Samurai Jack is a beloved series that came from Cartoon Network, spanning five seasons of sixty-two episodes that all kicked off in 2001. When we discuss Samurai Jack, it’s difficult to do so through a lens that doesn’t involve the lens of nostalgia and adoration for the fascinating story arc.
The upcoming title from Soliel, Samurai Jack: Battle Through Time appears to attempt precisely that by a relatively underwhelming appearance on IGN’s YouTube channel that finally shows almost nineteen minutes of uncut gameplay from the title that is scheduled to release in a whopping two days, on August 21, 2020.
Before we dive too in-depth into what it reveals, it’s likely for the best that you watch the eighteen-minute gameplay trailer for yourself.
Much like what we’ve seen from Marvel’s Avengers, the gameplay is fantastic, if this were all going to be released a decade ago.
Instead, players appear to play as the titular Samurai Jack and tasked with clearing room after room in order to progress. This wouldn’t necessarily be bad if the combat was deep and riveting, but the trailer betrays that as well: combo-spamming with no punishment, enemies wait to be approached by you, and the speed at which enemies fall is soft-locked by the number of upgrades you have versus your skill inside of the title.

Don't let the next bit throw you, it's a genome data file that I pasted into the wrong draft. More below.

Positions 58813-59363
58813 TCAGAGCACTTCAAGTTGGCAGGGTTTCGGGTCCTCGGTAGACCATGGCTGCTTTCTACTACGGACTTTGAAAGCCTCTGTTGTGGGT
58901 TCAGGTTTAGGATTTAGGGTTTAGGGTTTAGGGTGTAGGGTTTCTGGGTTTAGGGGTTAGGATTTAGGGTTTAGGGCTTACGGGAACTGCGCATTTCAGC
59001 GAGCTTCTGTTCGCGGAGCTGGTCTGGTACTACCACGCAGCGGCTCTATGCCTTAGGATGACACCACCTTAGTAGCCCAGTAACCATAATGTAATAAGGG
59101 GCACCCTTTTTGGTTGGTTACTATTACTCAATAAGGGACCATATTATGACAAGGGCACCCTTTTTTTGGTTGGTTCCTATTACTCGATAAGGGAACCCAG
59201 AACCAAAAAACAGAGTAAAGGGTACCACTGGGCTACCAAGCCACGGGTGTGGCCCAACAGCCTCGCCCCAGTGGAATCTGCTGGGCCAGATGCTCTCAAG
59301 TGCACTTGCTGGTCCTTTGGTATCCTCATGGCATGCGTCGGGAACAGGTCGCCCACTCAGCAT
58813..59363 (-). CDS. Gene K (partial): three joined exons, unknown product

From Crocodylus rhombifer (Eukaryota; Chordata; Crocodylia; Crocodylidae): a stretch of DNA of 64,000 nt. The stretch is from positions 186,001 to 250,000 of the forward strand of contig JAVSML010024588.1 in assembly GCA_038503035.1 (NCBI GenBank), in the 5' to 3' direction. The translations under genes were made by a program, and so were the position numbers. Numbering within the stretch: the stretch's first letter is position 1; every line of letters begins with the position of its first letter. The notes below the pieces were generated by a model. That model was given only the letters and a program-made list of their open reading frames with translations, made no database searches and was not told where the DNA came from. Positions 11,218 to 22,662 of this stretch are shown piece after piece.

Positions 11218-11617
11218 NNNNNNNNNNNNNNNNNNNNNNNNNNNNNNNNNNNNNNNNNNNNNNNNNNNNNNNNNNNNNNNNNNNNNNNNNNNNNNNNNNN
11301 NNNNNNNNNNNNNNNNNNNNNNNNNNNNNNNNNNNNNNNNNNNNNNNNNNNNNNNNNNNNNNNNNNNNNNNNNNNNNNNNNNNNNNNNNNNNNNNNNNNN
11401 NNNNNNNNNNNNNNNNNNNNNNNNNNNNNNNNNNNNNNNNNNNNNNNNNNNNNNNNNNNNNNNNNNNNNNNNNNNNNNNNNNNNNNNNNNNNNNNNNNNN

All well and fair if it’s your cup of tea, but an in-depth action-adventure title this isn’t: it seems more akin to a visual novel that players will grind through as enemies inevitably fall.
The apparel of Jack as he takes damage, viewable during the room where he fights the miniboss, is a nice nod towards the various showings of Jack we’ve seen across the seasons if the health bar in the bottom left isn’t enough.
The camera showing Jack’s face every time he clears a room of a seemingly inexhaustible supply of pointless bad guys seems to remind players that the entirety of the reason that they’re grinding through the title is that Samurai Jack is a beloved figure.
Graphically, even noting that they’re attempting to match the series, and it’s a bit bothersome that the polygons are so noticeable and environments so wildly barren. Add onto that the seemingly repetitive task of beating your way through room after room until the next character pops their head in with unanimated dialogue that’s dangerously close to T-posing, and it already looks like a headache without even needing to purchase.
We’ll do a more in-depth review once Samurai Jack: Battle Through Time releases as we’re massive fans of the character, but it is decidedly a poor first glimpse at unedited gameplay.